Just another political deal, which becomes an ethical debate example of whether the ends will justify the means. Will native Hawaiians see some justice from their bill? Will that justice be worth it?

While we were on the Big Island last month, I met a neighbor; a native Hawaiian, who spoke passionately about the Akaka bill. He was a great, great, great grand-nephew of a Puna district local Ali’i. He said his family had been bamboozled out of their lands, all those years ago. I was ignorant of the Akaka bill; ignorant of the power plays Stevens, Inouye and Akaka were known for partnering on, in the Senate Defense Appropriations Subcommittee. Pork barrel politics are very actively engaged in, in both paradises.

I wish I had been informed enough to have asked this gentle man if despoiling an Alaskan wildlife refuge was an acceptable trade-off for his people’s cause. In Hawaiian culture, the concept of “REFUGE” has always been important. They would set up places where, if you could get there, you could escape whatever/whomever was after you. My new friend was for - but wary of - the Akaka bill and schooled me on it. He knew its limitations. He still felt the ultimate solution was true autonomy; secession and the reinstitution of the Kingdom. But…I didn’t ask him: “really, a kingdom?” Is this nostalgia for class favor, landed gentry and a withdrawal from democracy? Or, is it simply an interest in getting out from under the control of the mainland? Getting back something that was taken away? And isn’t this Akaka/Stevens wheeling/dealing just trading one land grab, to pay back on another?

The blue states are not all on the same page, are they? Sometimes, all that post ’04 election talk about moving to another country doesn’t sound so futile. Where is refuge now?

This is a pretty good summary of the political connections between Artic Refuge and Hawaiian Recognition.

Wednesday, March 16, 2005

Assorted Behind the Musicks.

So this is what
they meant by "Champagne Supernova."

For 6 years, the author of "Amazing Grace," John Newton, was a slave trader. Casual or intentional disinformation suggests he quit the slaving gig and then afterward wrote the song about his redemption. But it actually happened the other way around:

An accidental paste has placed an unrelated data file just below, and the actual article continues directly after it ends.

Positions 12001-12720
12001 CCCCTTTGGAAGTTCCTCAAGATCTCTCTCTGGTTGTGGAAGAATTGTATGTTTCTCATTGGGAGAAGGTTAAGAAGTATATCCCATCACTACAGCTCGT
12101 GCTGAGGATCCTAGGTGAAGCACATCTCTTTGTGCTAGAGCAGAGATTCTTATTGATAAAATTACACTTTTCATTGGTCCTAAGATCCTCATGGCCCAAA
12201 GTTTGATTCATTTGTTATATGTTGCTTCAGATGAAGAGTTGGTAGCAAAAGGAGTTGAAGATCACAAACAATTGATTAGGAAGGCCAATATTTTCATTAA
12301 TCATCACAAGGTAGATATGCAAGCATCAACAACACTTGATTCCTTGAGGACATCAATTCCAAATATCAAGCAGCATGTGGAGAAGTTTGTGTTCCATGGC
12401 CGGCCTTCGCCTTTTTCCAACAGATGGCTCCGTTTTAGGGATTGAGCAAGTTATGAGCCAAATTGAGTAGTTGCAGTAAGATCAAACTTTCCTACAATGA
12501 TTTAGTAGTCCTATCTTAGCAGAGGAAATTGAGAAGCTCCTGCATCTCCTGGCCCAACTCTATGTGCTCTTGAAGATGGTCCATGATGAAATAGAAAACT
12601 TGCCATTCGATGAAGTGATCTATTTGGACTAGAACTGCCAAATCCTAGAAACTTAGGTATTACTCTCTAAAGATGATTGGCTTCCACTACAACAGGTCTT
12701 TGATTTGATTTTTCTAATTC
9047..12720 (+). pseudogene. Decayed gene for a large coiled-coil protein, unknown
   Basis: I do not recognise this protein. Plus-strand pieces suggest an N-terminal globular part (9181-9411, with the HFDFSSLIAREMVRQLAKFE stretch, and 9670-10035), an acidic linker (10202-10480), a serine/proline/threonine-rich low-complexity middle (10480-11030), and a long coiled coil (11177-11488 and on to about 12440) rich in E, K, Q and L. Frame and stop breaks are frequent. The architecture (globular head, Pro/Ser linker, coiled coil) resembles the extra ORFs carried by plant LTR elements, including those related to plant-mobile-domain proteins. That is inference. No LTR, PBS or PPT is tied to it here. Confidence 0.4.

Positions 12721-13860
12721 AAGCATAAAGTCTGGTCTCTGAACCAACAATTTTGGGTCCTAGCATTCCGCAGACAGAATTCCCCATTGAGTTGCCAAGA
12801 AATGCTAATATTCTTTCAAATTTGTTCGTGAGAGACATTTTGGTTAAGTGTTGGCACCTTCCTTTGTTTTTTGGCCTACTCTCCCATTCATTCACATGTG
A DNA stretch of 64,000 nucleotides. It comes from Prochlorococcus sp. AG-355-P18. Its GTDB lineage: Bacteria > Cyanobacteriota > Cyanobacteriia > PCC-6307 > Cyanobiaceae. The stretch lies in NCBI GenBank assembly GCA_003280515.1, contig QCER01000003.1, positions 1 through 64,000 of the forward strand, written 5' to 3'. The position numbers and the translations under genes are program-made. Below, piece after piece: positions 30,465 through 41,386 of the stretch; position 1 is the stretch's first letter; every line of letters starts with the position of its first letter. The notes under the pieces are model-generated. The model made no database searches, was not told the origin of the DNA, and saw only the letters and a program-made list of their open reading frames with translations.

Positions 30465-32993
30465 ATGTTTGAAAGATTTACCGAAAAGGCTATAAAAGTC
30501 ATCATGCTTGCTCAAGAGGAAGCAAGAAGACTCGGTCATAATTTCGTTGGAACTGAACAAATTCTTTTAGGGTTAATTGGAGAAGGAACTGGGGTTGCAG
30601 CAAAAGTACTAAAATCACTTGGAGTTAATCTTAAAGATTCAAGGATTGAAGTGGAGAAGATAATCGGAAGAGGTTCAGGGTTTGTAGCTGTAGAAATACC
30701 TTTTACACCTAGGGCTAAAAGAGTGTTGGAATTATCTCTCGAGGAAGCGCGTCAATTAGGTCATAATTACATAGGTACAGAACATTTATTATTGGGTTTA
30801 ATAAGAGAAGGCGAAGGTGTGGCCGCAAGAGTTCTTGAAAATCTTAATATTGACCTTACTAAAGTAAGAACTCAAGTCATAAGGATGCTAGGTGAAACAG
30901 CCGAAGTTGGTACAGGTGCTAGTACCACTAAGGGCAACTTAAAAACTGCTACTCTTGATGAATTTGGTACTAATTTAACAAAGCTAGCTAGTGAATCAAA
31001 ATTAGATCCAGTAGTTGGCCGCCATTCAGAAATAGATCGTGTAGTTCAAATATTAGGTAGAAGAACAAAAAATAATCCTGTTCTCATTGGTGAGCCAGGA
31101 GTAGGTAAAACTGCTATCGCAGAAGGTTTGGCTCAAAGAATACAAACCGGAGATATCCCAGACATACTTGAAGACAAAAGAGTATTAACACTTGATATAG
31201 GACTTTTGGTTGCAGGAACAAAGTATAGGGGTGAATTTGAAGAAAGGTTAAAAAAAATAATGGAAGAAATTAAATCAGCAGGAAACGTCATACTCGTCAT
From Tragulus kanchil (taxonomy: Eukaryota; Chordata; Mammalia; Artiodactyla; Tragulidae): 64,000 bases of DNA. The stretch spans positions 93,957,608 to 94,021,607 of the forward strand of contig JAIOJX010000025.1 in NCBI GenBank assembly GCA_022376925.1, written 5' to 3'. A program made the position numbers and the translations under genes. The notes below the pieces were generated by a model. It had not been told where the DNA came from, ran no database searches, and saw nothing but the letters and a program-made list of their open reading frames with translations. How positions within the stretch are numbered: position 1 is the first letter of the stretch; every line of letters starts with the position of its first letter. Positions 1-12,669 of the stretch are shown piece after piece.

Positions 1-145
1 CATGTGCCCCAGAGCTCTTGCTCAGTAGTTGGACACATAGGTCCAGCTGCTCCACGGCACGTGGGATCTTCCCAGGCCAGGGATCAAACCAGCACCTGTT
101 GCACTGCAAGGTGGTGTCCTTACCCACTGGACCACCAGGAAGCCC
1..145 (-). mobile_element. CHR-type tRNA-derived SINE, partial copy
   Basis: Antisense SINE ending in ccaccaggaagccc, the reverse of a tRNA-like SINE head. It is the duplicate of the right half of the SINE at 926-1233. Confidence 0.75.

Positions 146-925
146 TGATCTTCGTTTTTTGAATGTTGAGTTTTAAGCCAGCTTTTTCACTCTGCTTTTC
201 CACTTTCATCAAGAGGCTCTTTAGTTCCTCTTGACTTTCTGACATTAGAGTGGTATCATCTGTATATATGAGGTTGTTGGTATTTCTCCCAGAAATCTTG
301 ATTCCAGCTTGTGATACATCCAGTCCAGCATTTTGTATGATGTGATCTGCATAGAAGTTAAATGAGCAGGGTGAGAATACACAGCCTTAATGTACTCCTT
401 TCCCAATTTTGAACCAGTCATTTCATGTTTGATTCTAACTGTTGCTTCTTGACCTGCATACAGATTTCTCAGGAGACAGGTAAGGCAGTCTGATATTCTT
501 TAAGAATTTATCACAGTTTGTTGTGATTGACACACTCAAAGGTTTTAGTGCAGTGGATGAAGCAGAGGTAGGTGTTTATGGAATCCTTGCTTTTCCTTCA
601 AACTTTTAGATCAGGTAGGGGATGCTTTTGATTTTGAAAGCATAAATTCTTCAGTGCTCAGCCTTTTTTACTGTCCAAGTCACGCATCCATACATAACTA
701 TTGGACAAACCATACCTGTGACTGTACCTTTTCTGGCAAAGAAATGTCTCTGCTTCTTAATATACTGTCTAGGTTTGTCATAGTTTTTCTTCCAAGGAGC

he got into the Brown Sugar game after his religious awakening.

Speaking of cold english blood running hot, doesn't it seem awfully cold-blooded that "Rule Britannia," with its famous chorus:
Rule, Britannia, rule the waves; Britons never will be slaves, was written during the height of the slave trade?

And lest this seem a slam on all things musically Brit, we here in the colonies have our own insane King George. Sing it George.

Monday, March 14, 2005

Jury duty summons today. Here's hoping my perfect record for never being selected stands another test. My personal definition of civic duty does not include deciding upon the fate of others.

Sunday, March 13, 2005

Why we don't mourn; parts I & II

Tom Watson says it so well.

Thursday, March 10, 2005

The Big Island, feb 05

Here are some of our Hawai'i photos, via Flickr.

I have to pay to upload more than the allotted 100/month. But I can never seem to get PayPal to work for me. I am such a dweeb. Anyway, you can leave comments, for any pics currently uploaded. Or, view slide shows. 3 'sets' (Opihikao, Onion House & Lava) have slide show options - and the full batch can also be viewed in a slide show.

Wednesday, March 09, 2005

There's a little musical tribute to Mike, in the form of a web stream, here (rev A: corrected the link).

Sunday, March 06, 2005

We're back from Hawai'i.

But before I do the standard 'here's how we spent our vacation' spew, I have to admit to erecting a lava cairn - way off in the middle of the very new lava fields, south of the Kilauea eastern rift - in Mike's honor. It looked perfectly ready for a classic Mikeism: "Wow. So this is what I get? A pile of rocks? Well...they are fresh, new rocks, aren't they? Hmm, OK then. It's sweet."

But he'd still make The Face.
Mike, I miss you, buddy. Tomorrow, let's talk story, about the big isle.